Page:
I am a computer scientist interested in everything networked: from protocols and applications to the hardware that carries our data across the Internet. My goal is to make networks faster, more reliable, more secure, and lately, more fair and equitable.
October 05, 2021
This week, Facebook suffered an all-day outage due to errors in their BGP and DNS configuration. I spoke to Charlotte Hu of Popular Science about what went wrong and why increasing centralization of Internet services makes us more prone to such catastrophic failures. Read more here.
June 03, 2021
Kernel bypass approaches to networking provide very high throughput and low latency, at the cost of ease of administration. Operators lose many debugging, management, and scheduling tools that OS kernels typically offer when packets bypass the kernel altogether. At HotOSXVIII today, Hugo Sadok suggests that we might be able to keep both manageability and high performance by implementing an OS interposition layer on FPGA-based SmartNICs. Read the paper and watch the talk to learn more.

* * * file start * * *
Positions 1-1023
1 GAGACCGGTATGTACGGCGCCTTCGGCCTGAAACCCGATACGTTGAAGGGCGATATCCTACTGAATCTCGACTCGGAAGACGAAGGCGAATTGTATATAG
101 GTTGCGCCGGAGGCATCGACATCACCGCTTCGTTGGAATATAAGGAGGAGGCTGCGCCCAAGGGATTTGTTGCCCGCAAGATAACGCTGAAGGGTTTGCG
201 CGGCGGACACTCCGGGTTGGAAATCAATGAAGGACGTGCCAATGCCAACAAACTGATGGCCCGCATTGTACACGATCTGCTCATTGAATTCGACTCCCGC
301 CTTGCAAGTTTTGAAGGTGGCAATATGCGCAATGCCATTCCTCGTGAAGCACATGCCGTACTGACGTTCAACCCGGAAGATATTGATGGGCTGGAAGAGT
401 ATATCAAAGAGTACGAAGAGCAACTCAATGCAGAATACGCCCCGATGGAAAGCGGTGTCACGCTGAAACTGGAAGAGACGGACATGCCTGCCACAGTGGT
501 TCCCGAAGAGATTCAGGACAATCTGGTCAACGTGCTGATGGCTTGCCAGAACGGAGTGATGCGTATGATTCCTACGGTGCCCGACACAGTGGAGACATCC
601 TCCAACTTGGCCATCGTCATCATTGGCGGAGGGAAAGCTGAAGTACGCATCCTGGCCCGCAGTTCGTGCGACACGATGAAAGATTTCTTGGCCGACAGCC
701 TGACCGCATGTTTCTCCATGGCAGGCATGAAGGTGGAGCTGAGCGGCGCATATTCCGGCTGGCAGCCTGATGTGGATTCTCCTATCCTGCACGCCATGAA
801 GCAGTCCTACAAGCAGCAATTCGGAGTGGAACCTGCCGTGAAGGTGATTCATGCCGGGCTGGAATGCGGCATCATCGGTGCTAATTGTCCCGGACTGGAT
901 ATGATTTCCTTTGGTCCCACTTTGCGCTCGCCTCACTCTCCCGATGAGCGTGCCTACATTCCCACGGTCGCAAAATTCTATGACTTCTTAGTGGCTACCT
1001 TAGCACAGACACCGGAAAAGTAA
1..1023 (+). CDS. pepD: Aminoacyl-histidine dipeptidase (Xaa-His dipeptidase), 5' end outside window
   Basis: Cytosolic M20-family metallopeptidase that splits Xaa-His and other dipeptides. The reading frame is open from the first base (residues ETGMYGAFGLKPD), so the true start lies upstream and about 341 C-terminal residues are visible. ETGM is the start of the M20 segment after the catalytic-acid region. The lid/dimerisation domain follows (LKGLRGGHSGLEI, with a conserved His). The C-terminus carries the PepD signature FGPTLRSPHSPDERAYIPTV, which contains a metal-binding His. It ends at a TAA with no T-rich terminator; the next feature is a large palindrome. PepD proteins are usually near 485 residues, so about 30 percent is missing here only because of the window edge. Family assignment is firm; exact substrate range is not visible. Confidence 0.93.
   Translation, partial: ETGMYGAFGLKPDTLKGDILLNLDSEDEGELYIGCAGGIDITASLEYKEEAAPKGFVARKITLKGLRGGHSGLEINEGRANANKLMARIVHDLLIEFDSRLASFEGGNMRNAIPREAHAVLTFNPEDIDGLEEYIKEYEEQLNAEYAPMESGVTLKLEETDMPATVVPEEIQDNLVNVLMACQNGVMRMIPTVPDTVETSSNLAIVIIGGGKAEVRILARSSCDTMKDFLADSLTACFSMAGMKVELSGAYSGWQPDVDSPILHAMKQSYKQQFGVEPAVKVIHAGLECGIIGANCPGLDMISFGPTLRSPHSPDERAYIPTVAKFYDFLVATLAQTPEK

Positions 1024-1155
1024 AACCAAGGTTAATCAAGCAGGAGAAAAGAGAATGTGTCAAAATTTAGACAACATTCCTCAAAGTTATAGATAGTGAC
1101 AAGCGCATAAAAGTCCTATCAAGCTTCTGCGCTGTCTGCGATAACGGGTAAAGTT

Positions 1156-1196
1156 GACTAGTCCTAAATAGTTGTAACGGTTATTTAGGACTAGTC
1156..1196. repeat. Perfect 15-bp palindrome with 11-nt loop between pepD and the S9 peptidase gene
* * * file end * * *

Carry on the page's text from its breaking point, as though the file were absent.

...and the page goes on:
Justine Sherry is an assistant professor at Carnegie Mellon University. Her interests are in software and hardware networked systems; her work includes middleboxes, FPGA packet processing, measurement, cloud computing, and congestion control. Dr. Sherry received her PhD (2016) and MS (2012) from UC Berkeley, and her BS and BA (2010) from the University of Washington. Her research has been awarded the vmWare Systems Research Award, the Applied Networking Research Prize, the SIGCOMM doctoral dissertation award, the David J. Sakrison prize, and paper awards at USENIX NSDI and ACM SIGCOMM. She is a member of the DARPA ISAT Study Group and the SIGCOMM CARES Committee. Most importantly, she is always on the lookout for a great cappuccino.